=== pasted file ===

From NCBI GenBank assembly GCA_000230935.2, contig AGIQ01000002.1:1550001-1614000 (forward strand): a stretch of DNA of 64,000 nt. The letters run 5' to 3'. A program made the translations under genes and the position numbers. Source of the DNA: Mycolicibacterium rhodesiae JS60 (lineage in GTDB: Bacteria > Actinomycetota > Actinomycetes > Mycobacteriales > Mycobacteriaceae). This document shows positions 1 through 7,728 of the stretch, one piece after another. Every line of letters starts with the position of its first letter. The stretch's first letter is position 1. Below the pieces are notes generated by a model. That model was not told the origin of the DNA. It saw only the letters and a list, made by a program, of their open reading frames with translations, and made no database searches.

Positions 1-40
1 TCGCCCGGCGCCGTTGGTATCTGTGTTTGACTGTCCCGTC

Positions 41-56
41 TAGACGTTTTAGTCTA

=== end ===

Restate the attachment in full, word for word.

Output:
From NCBI GenBank assembly GCA_000230935.2, contig AGIQ01000002.1:1550001-1614000 (forward strand): a stretch of DNA of 64,000 nt. The letters run 5' to 3'. A program made the translations under genes and the position numbers. Source of the DNA: Mycolicibacterium rhodesiae JS60 (lineage in GTDB: Bacteria > Actinomycetota > Actinomycetes > Mycobacteriales > Mycobacteriaceae). This document shows positions 1 through 7,728 of the stretch, one piece after another. Every line of letters starts with the position of its first letter. The stretch's first letter is position 1. Below the pieces are notes generated by a model. That model was not told the origin of the DNA. It saw only the letters and a list, made by a program, of their open reading frames with translations, and made no database searches.

Positions 1-40
1 TCGCCCGGCGCCGTTGGTATCTGTGTTTGACTGTCCCGTC

Positions 41-56
41 TAGACGTTTTAGTCTA